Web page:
XML configuration file ready, AWS CLI can be installed for the local user using:
$ installer -pkg AWSCLIV2.pkg \ -target CurrentUserHomeDirectory \ -applyChoiceChangesXML choices.xml
AWSCLIV2.pkg is the package that we downloaded in an earlier step using
-target specifies that installation is for local user and
-applyChoiceChangesXML basically indicates to the installer that we’ll be using custom choices that contain our relative installation path
/Users/myusername or whatever the local directory path has been specified in the
As the last step, run the following commands to create the required symlinks which are required by AWS CLI to work correctly.
$ sudo ln -s /folder/installed/aws-cli/aws /usr/local/bin/aws $ sudo ln -s /folder/installed/aws-cli/aws_completer /usr/local/bin/aws_completer
$PATH includes a directory that you can write to and you specify that directory as the target’s path, you can run the above command without
sudo. But if you don’t have a writable directory in your
$PATH, you must use
sudo for permissions to write to the specified target folder. The default location for a symlink is
To verify the install, use:
$ which aws /usr/local/bin/aws $ aws --version aws-cli/2.1.29 Python/3.7.4 Darwin/18.7.0 botocore/2.0.0
For a Windows install, AWS CLI v2 requires a Windows 64-bit version or later and admin rights for installation.
The latest Windows installation package can be downloaded from: https://awscli.amazonaws.com/AWSCLIV2.msi and launched with admin rights for installation to complete.
Alternatively, you can use
misexec in CLI to install on the command line as:
msiexec.exe /i https://awscli.amazonaws.com/AWSCLIV2.msi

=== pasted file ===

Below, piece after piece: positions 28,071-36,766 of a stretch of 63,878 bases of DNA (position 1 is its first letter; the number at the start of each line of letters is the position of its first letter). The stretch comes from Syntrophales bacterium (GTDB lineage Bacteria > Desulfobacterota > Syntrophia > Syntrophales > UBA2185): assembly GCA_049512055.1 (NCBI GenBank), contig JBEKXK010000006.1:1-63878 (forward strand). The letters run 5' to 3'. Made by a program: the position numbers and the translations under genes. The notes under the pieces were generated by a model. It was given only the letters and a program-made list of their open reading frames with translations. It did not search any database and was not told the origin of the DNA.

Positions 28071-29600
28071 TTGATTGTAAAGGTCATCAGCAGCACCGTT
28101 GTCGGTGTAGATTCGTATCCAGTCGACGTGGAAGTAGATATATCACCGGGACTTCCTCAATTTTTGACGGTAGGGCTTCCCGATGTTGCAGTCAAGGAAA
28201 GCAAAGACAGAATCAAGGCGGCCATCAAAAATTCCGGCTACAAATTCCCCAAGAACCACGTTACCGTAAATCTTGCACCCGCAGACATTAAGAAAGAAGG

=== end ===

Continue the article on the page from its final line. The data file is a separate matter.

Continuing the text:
You can use
aws --version in a command prompt to verify the install.
C:\>aws --version aws-cli/2.2.7 Python/3.8.8 Windows/10 exe/AMD64 prompt/off
Finally, if you don’t want to install AWS CLI on your local OS and happen to have access to Docker, it is just a matter of single command to execute AWS CLI commands as:
$ docker run --rm -it amazon/aws-cli command
command is the AWS CLI command to execute. The above command will launch a container with the required AWS CLI setup and will directly proceed to execute the specified command and exit once it’s done.
There’s a bunch of options to use your existing AWS CLI credentials, configuration, and environment variables as an input for the container that makes it all the more usable and portable. There’s also an
alias option to shorten the long docker command to something simple and comprehensible like for Linux host use:
$ alias aws='docker run --rm -it amazon/aws-cli'
Make sure to add the above command in your shell’s profile file for persistence. Once done, you can use it like:
$ aws --version aws-cli/2.1.29 Python/3.7.3 Linux/4.9.184-linuxkit botocore/2.0.0dev10
Easy and looks better. Read more about AWS CLI Docker-based offering and possibilities here.
AWS CLI offers a command-based experience to manage your AWS infrastructure with ease of control especially with repetitive tasks and ultimately opens the door for automation and managing Infrastructure as Code (IaC). You learned about how to install it on different platforms. As a next step, you can read here on how to configure it to use it with your AWS account.